As an advisor, you are faced with all kinds of client portfolios – typically portfolios where funds have been selected haphazardly over time due to their good past performance and the aim of the total portfolio has been lost in translation. In this article we would like show advisors how to recognise portfolios that have been well-designed with funds playing clearly-defined roles and blending beautifully together. In particular, after reading this article, you should be able to articulate:
At Analytics all sorts of portfolios cross our desks. Portfolios that have been well-designed with funds playing clearly-defined roles and blending beautifully together…and then also portfolios where funds have been selected haphazardly over time due to their good past performance and the aim of the total portfolio has been lost in translation.
There is no excuse for not designing portfolios scientifically anymore. After all, the blueprint for designing portfolios was developed ages ago when Harry Markowitz wrote his seminal paper entitled “Portfolio Selection” in the Journal of Finance March 1952 edition. His article showed that diversifying across uncorrelated assets was a way to invest optimally while reducing risk. Consider the following quote by the Father of Modern Portfolio Theory, Harry Markowitz:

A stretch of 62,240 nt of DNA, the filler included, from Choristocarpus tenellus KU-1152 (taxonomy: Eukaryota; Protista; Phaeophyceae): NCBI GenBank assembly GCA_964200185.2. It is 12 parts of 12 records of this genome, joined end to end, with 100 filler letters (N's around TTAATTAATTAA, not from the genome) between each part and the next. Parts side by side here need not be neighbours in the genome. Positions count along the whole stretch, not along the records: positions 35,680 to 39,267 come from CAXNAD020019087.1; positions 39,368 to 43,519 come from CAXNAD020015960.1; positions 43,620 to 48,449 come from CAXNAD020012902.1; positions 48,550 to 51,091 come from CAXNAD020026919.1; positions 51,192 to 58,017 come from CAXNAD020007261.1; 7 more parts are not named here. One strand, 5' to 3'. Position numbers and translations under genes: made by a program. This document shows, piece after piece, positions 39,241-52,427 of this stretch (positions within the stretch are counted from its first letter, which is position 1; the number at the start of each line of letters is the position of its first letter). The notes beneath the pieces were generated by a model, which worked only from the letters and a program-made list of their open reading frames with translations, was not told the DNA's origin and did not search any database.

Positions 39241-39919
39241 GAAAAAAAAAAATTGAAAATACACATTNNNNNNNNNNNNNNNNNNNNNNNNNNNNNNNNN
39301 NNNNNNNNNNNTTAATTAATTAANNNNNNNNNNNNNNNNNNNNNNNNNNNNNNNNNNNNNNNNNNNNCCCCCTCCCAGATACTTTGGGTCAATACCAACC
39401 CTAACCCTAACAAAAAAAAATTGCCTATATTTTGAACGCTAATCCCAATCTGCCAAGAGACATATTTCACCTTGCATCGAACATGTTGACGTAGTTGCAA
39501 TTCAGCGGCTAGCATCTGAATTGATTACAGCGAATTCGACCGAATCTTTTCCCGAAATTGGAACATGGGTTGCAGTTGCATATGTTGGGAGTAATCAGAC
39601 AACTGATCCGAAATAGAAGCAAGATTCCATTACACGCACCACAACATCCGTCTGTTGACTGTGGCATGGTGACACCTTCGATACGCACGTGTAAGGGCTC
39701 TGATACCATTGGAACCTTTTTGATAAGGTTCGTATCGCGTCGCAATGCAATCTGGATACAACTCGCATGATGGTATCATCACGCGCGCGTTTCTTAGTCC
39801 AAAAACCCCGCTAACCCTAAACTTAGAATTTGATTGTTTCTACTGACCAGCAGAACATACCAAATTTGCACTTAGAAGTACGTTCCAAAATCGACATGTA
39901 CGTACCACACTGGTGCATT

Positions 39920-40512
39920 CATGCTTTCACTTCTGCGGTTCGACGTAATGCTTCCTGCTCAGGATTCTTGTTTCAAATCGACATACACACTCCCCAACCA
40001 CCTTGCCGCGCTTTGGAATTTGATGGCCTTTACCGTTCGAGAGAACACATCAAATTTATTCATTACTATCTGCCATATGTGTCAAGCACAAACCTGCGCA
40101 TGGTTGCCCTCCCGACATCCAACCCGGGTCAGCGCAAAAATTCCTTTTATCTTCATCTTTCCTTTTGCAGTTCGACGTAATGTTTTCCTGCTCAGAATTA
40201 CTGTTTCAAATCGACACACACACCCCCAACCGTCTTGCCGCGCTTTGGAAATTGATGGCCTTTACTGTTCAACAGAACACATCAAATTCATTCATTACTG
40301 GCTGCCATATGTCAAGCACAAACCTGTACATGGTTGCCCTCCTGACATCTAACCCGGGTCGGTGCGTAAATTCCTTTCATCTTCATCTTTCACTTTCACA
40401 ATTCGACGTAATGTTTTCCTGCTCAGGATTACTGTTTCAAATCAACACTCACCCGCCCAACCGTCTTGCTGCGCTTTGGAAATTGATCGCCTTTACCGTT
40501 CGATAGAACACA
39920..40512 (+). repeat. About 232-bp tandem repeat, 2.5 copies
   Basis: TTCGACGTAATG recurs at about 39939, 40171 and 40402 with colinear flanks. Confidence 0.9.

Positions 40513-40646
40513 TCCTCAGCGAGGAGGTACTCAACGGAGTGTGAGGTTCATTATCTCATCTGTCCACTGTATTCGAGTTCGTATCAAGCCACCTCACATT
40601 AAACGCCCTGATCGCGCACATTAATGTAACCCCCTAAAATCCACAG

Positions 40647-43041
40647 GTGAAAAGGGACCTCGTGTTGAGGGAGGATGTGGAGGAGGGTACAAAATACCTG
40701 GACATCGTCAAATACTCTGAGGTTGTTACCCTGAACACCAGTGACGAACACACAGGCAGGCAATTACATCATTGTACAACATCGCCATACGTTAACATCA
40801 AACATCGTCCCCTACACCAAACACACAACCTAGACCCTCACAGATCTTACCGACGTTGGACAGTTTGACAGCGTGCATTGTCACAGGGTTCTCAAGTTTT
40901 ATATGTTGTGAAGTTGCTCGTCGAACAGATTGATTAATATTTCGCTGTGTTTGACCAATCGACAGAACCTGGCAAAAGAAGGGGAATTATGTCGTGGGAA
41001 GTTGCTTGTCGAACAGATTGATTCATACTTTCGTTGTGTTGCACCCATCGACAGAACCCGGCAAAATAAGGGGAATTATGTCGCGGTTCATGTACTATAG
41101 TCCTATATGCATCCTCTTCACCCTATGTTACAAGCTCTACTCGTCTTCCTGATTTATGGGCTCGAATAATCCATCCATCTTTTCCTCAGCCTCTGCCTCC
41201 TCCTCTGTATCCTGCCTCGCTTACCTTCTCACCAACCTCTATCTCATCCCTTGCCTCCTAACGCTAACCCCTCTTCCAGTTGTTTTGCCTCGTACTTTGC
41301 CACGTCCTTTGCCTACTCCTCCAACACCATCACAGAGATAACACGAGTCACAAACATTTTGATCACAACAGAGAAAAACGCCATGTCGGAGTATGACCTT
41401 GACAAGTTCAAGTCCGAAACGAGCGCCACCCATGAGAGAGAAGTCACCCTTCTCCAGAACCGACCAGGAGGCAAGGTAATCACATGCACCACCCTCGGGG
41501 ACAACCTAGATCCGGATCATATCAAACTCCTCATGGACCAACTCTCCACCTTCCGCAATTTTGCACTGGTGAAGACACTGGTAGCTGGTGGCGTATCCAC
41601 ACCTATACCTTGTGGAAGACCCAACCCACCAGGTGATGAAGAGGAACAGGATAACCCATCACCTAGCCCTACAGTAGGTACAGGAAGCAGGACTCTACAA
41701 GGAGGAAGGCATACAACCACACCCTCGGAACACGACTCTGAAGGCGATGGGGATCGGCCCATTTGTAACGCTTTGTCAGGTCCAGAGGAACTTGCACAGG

“A good portfolio is more than a long list of good stocks and bonds. It is a balanced whole, providing the investor with protections and opportunities with respect to a wide range of contingencies.”
At Analytics we design portfolios with the above quote in mind – ensuring that investment portfolios are constructed that include uncorrelated funds – an optimal combination of conservative satellite, core and aggressive satellite funds which should provide a consistent return profile in different market environments.
Summary of market returns:
12 months ending June 2020:
Macro economic indicators published during July confirmed what investment markets pointed to in the middle of March – a significant reduction in global economic output. The next question is, of course, how quickly economies will recover after the global lockdown in the second quarter, as this will have a significant impact on the profitability of companies around the world. The sustainability of the recovery in equity markets will be tested as more information about economic activity is published in the coming weeks and months.